Mental Health and Substance Use Factors Associated With Unwanted Sexual Contact Among U.S. Active Duty Service Women

Shauna Stahlman*, Marjan Javanbakht, Susan Cochran, Alison B. Hamilton, Steven Shoptaw, Pamina M. Gorbach

*Corresponding author for this work

Research output: Contribution to journalArticlepeer-review

18 Scopus citations

Abstract

Many U.S. military women are exposed to unwanted sexual contact during military service, which can have important implications for mental health. Using data from the 2008 Department of Defense Survey of Health Related Behaviors, we employed multiple logistic regression methods to examine whether unwanted sexual contact was associated with stress, screening positive for mental disorders, or substance use, among active duty service women. The sample included 7,415 female military personnel, of whom 13.4% reported unwanted sexual contact (including any touching of genitals) since entering the military. After adjusting for potentially confounding variables, factors independently associated with unwanted sexual contact included military-related stress (adjusted odds ratio [AOR] = 2.44), family/personal life-related stress (AOR = 1.78), and gender-related stress (AOR = 1.98) in the past 12 months. In addition, screening positive for depression, anxiety, posttraumatic stress disorder, or psychological distress, and suicidal ideation or attempt were associated with unwanted sexual contact (AOR = 1.57-2.11). For drug/alcohol use, only misuse of tranquilizers/muscle relaxers (past 12 months) was associated with report of unwanted sexual contact (AOR = 1.35). Given the prevalence of unwanted sexual contact and corresponding adverse health outcomes in this sample of active duty women, strategies to create military structural/cultural changes and reduce gender-related stress and sexism are needed.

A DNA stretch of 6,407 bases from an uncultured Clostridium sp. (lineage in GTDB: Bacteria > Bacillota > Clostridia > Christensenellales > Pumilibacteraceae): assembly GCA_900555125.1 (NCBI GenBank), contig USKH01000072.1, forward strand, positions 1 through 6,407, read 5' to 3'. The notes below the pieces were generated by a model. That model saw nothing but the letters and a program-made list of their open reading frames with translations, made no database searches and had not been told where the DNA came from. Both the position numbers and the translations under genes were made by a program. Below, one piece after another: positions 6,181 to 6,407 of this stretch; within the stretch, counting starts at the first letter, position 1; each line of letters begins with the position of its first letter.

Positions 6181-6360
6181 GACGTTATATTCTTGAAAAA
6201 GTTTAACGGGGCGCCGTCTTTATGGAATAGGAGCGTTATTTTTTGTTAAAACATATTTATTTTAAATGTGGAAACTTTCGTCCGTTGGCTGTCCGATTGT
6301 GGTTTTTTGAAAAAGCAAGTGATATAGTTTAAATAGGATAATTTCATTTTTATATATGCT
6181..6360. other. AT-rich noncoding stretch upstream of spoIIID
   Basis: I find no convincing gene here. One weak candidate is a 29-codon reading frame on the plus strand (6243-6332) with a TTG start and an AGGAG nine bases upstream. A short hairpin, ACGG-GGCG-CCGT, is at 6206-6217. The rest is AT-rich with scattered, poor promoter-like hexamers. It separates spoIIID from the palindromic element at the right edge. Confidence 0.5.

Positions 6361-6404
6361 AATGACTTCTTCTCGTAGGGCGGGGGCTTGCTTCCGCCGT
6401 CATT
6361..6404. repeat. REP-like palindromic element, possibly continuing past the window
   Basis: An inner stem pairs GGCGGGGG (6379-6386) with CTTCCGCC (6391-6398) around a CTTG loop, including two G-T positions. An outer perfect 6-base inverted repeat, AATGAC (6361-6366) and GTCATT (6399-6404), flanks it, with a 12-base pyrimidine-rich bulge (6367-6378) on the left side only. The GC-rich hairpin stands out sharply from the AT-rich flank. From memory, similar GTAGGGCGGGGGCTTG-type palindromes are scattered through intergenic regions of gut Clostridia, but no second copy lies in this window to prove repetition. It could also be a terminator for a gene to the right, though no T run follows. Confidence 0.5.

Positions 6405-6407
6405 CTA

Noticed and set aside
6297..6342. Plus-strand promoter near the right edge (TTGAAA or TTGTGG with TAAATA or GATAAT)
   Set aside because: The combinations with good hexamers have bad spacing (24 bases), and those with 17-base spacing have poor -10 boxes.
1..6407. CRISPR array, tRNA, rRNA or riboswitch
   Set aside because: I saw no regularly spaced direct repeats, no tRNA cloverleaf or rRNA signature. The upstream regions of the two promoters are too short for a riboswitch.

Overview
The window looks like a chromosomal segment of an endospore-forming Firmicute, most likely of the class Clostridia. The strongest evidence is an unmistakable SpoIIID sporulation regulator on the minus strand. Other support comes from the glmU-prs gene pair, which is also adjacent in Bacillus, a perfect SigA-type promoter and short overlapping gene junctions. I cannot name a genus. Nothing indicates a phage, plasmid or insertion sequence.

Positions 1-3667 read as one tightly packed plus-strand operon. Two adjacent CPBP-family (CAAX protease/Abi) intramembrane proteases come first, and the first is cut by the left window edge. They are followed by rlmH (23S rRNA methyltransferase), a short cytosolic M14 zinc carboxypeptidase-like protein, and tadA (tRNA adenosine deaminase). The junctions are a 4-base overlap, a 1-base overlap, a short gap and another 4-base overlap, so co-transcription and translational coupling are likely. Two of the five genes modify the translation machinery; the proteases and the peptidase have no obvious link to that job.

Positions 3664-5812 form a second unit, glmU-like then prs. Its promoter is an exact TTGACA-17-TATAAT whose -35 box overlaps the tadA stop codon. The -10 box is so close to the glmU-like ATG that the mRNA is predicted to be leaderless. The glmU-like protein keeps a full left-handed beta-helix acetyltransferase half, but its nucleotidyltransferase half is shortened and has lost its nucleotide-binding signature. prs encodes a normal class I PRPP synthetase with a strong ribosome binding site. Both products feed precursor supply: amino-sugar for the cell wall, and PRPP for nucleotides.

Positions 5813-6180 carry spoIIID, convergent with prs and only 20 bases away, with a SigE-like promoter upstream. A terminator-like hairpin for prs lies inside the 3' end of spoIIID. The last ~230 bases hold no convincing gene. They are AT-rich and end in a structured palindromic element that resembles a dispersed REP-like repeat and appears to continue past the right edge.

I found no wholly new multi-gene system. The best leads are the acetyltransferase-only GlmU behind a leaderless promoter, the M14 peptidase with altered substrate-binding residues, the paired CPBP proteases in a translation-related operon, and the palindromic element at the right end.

Original languageEnglish
Pages (from-to)167-173
Number of pages7
JournalJournal of Traumatic Stress
Volume28
Issue number3
DOIs
StatePublished - 1 Jun 2015
Externally publishedYes

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